You are a firm believer of the benefits of eating organic food. Does it really taste different? What do you think of the variety and availability of the organic produce in Singapore?
Yes, organic produce definitely affects the quality and taste of the food. We did a test some time back on the difference in taste between organic pork and normal pork, and the difference was significant. But in Singapore, certified organic meat and produce is for some reason very hard to find and costly. It’s also season-dependent, so the availability is inconsistent. For instance, in winter, Australian pork tastes better and in summer, the pigs are leaner and less well-fed. We do firsthand import and marketing whenever we can here at Saint Pierre, picking and choosing from the organic food truck. Of course, it’s unrealistic to be doing the marketing every single day, but compared to having a vendor pick and choose your peaches and not knowing which is ripe or not, it’s far better.
You’ve been awarded various titles and awards over the years for your culinary innovations. How do you keep your creations fresh and exciting while retaining quality?
I’ve been very lucky-I travel a lot, so I get to experience and experiment with new and different kinds of good food. I’m often inspired by my travels, but my creativity does come in phases. Sometimes I can go on for ages, but sometimes there is nothing. I keep a notebook on me constantly to jot down ideas and sketches. I’m also always cooking up new ideas in my office.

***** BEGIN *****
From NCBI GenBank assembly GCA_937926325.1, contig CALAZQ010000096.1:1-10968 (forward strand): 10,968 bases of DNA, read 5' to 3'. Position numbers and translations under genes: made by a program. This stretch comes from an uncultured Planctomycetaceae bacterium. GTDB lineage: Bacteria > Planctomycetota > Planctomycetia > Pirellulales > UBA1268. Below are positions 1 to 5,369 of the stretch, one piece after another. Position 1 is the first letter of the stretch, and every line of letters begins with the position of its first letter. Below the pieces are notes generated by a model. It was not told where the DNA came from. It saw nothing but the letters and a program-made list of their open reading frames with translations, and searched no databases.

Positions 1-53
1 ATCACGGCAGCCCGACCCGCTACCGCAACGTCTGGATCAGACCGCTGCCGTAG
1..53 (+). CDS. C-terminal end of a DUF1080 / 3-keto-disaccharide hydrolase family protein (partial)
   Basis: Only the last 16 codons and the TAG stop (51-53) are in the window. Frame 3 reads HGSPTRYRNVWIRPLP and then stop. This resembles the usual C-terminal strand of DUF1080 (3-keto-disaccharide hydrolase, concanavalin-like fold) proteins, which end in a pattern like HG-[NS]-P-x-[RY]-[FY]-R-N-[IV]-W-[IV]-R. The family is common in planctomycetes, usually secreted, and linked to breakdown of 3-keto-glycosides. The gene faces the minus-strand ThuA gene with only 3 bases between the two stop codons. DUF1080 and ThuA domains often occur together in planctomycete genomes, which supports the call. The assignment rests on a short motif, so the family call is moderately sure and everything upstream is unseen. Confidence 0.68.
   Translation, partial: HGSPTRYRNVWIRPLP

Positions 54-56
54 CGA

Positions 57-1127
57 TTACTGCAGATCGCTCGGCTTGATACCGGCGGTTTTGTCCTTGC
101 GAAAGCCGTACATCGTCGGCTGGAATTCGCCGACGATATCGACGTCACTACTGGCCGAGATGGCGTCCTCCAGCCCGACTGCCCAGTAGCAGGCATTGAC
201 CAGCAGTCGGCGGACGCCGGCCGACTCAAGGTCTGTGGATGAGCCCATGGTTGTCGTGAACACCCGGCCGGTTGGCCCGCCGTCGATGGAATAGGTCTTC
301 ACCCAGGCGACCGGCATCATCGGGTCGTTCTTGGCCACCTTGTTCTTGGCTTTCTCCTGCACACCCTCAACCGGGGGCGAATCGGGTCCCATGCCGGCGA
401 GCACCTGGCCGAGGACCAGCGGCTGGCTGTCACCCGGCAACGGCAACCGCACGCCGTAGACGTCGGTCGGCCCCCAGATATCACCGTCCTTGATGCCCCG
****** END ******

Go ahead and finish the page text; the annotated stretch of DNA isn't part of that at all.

Your signature look is the all-black outfit and bleached blonde hair. How did this look come about? Is black your look of choice or do you favour other colours more?
It came about in 1998 when France won the World Cup. I was in a bar with two crazy DJs and we made a bet to dye our hair the French colours-they did red and blue, and I did white. Edina quite liked it so it has stayed for 10 years. According to her, she’s always wanted a blonde husband (laughs). As for the colour black, it’s convenient to wear in and out of the kitchen where things get messy. It’s easy, simple and classic. I do wear other colours as well (gestures to his blue jeans)!
What do you enjoy cooking at home for your wife and friends?
Edina and I have very different tastes-I love to kick back with sashimi and chardonnay, but she prefers local food like laksa and popiah. For house dinners with friends, we usually throw together what’s in the fridge. So it can sometimes be three chefs throwing some simple fare together and relaxing with some drinks.
What’s your favourite hawker food in Singapore?
I love beef noodles. Edina’s brother owns a beef noodle shop back in Seremban, Malaysia and there’s a franchise here in Singapore.
You run Saint Pierre with your wife Edina Hong. What’s the secret to managing a successful working and personal relationship with your wife?
Respect. We each have our separate departments-she takes care of the marketing and accounts, while I do the cooking and manage the technical sides of the restaurant, such as the sound systems and cooking equipment. We have incidents of boundary conflict but nothing too serious, and we never bring home the problems from work. We don’t see each other very much at work in the first place, as we have separate offices and she is generally more involved in Saint Pierre than I am-I usually just come in to work the shifts.